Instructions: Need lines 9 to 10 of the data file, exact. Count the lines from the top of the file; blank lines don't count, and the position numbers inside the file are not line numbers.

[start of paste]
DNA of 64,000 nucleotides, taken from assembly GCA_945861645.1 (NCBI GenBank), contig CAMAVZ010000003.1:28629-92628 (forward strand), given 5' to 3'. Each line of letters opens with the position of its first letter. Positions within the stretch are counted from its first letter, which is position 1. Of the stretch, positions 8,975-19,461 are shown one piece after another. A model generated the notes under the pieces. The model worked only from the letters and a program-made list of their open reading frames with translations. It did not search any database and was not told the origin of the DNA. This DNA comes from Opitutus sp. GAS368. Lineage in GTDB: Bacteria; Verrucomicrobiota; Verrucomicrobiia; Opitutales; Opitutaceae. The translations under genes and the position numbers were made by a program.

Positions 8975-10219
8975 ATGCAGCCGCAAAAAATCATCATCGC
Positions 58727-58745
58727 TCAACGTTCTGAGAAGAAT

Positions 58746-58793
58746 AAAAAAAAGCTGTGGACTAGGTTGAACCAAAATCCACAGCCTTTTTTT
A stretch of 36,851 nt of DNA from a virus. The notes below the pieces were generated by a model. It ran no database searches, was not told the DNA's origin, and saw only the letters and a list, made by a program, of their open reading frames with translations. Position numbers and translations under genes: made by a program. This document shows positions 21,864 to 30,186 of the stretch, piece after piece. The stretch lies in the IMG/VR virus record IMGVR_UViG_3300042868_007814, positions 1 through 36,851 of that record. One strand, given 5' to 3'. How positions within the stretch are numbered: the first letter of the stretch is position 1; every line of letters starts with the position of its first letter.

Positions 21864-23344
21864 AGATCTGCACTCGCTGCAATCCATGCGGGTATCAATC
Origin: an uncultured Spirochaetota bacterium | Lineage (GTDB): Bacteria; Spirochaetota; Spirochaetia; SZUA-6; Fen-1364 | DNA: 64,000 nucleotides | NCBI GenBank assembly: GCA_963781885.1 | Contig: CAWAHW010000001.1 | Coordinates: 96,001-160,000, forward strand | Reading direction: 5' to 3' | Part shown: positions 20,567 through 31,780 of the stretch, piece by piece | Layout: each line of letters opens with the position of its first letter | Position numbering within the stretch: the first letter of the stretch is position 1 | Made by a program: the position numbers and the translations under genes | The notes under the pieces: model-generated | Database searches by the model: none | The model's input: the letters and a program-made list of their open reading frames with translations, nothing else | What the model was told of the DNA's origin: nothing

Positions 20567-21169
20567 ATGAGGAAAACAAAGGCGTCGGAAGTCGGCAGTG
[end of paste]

Positions 21864-23344
21864 AGATCTGCACTCGCTGCAATCCATGCGGGTATCAATC